How to save time and money on grocery shopping

Here are 22 ways to optimize your money and your shopping effort

Consumer Reports asked the experts, as well as our Facebook fans, for their best tips for shopping for food, saving time and money. Choose some of these tactics to implement in the coming weeks; You could discount up to 40% on your bill.

1. Look up and down. You’ll find low-cost generic versions of fast-moving cereals , cake mixes, paper products and other staples on the lower and upper shelves of supermarkets. Retail stores may charge manufacturers a fee to display their products at eye level.

2. Use discount apps. Two that we like are Ibotta and Flipp. Both coordinate your store loyalty cards with current discounts and coupons. With Flipp, scan the app with the scanner at the grocery checkout to apply savings at the point of sale. With Ibotta, select discounts in the app and photograph your receipts to import savings into your Ibotta account. The savings are transferred to a payment application, such as PayPal, or a gift card. “I recently cashed out $100 in Amazon gift cards,” says Geriann McMurray-Markwell, an Ibotta user in Nampa, Idaho. “It took me about a year, but it was worth the minimal effort.” Mary-Ann Johnson of Flagstaff, Arizona, says she uses Kroger’s club card app to get free products and samples. Some loyalty programs,

3. Get navigation help. Some store loyalty club apps allow you to locate items by aisle, which can help you avoid intersecting aisles and further temptation. At major chains, the Flipp app can do the same.

4. Keep a calculator handy.  Shelf labels with unit prices below each product can help you compare prices. But if the store doesn’t have these labels (only 9 states require them), use the calculator on your smartphone . Divide the price by the number of units in each pack you are comparing. If, for example, the price of one carbonated soft drink is per fluid ounce and the price of another is per liter, ask Google how many ounces are in a liter and do the conversion. Consumers Union, the policy and advocacy arm of Consumer Reports, urges supermarkets to put unit price tags on their shelves.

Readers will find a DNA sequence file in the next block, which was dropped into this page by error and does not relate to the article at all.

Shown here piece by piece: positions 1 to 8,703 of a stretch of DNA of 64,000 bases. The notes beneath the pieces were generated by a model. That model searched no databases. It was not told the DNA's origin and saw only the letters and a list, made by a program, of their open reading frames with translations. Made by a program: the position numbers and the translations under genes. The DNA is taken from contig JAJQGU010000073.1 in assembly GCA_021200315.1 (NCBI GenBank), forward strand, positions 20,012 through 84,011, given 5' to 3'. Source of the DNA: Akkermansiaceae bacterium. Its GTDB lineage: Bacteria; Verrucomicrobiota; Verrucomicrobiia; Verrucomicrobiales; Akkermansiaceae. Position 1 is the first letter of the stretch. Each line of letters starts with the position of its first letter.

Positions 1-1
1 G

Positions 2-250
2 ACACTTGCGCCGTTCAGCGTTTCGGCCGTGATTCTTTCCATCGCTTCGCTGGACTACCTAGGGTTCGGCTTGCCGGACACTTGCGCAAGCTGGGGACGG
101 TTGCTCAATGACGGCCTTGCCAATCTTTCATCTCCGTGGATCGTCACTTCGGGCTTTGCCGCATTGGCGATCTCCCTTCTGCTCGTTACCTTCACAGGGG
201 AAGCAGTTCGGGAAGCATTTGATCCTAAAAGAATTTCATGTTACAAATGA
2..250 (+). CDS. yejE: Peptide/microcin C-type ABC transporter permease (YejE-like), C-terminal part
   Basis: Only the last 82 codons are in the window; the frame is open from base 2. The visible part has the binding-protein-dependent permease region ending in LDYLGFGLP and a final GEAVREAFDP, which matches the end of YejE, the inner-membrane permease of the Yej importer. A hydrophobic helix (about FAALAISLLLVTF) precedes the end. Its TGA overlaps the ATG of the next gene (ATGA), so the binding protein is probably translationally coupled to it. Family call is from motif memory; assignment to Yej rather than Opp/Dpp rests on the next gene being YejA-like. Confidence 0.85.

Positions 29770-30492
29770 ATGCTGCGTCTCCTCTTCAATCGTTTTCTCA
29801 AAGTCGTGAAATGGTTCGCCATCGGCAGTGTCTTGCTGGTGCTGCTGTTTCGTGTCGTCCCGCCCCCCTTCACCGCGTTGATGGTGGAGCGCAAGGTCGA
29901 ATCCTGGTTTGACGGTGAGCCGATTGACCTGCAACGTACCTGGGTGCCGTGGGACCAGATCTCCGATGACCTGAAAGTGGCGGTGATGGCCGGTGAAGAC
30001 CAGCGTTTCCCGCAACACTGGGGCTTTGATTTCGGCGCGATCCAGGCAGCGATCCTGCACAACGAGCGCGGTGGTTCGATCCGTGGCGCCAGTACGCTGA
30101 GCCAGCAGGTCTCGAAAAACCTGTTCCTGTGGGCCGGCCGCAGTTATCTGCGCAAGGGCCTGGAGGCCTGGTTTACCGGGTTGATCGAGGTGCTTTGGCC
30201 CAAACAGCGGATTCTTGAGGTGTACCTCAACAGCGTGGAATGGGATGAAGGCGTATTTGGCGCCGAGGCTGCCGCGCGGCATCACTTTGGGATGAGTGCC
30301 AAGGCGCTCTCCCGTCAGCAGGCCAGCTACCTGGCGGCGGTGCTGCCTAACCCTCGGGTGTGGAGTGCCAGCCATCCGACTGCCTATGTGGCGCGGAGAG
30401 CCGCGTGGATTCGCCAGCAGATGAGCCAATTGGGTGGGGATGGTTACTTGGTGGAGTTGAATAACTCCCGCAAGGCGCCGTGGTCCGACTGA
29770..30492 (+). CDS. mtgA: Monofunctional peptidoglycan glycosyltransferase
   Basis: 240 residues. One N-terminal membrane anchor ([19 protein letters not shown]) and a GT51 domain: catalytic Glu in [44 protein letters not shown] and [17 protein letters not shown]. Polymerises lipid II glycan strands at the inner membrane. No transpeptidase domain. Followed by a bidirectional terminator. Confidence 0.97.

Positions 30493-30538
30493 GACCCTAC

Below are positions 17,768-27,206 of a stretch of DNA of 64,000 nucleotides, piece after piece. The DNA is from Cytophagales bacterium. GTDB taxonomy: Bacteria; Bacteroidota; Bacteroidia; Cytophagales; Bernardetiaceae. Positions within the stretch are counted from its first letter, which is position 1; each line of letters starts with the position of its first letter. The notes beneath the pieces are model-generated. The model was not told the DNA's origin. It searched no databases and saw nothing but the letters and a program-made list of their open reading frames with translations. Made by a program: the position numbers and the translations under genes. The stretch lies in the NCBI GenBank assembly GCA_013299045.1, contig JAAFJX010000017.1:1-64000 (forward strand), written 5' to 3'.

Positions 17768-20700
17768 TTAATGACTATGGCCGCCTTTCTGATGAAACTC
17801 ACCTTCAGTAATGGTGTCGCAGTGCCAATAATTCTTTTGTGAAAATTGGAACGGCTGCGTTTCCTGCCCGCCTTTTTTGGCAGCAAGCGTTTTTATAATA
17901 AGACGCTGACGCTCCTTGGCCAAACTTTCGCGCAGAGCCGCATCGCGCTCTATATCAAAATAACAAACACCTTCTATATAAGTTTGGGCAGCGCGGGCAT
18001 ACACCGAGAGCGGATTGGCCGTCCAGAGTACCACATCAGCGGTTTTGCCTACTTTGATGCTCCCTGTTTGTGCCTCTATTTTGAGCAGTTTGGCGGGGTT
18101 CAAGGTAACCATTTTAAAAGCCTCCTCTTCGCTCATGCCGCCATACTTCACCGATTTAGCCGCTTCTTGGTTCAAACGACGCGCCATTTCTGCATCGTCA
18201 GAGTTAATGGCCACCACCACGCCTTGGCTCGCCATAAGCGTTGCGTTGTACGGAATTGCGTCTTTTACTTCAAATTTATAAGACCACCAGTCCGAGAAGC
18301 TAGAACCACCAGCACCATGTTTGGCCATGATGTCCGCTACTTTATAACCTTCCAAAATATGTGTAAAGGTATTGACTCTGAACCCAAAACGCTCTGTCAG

5. Apply for a rain check. When an item is out of stock, ask a store associate for a voucher (a paper promissory note) that you can use as a coupon when the item is in stock. “I saved hundreds of dollars this way,” says Jeanette Pavini, a consumer savings analyst at Mountain View, California-based Quotient, which runs the shopping app and website.

6. Buy store brand products.  CR’s trained tasters have found store brands equal to or higher in quality than brand-name items, at prices 15-30% lower. That’s because generic products are sometimes made by the same companies that make brand-name foods. Trader Joe’s stood out for its store brands in our survey. In previous taste tests of 57 store brands, we found 33 to be as good or better than the comparable brand, including product categories of Frozen Shrimp, Roasted Cashews, Cranberry Juice Cocktails , ketchup, maple syrup, mayonnaise, frozen mixed vegetables, shredded mozzarella, and vanilla ice cream.

7. Use a rebate card. We discovered big savings possible with the American Express Blue Cash Preferred card, which pays 6% on the first $6,000 in groceries each year, as well as 3% on gas and department store purchases, and 1% on other purchases. It also returns $150 if you spend $1,000 in the first 3 months. A user who spends $200 per month on gas, $500 on groceries, $100 on department stores, and $300 on other items would save $583 in the first year of card ownership and $1,449 in the first 3 years, even when factoring in the annual fee of $95. 

8. Shop during quiet hours. According to a survey by the Time Use Institute, a consulting firm, the busiest shopping hours on weekdays are 4-5 p.m. m. and the least crowded is before 8am. m. and after 6 p.m. m. On weekends, peak hours are from 11 a.m. to 5 p.m. m. at noon.

9. Review store brochures. Only 46% of millennial shoppers in our recent survey said they read store brochures for weekly sales, compared to 51% of Gen Xers and 63% of baby boomers. boomers]. Most of the brochures are online, so the task of reviewing them is quite simple, even for digital audiences.

10. Use coupons. Look for stores that double or even triple the value of manufacturers’ printed coupons. Some retailers do it every day or week, others less regularly. In the Northeast, Stop & Shop doubles the value of manufacturers’ printed coupons every day. Bi-Lo, in Georgia, North Carolina and South Carolina, doubles coupons with a value of 60 cents or less every day, unless otherwise noted at the individual store. (On both chains, other restrictions apply.)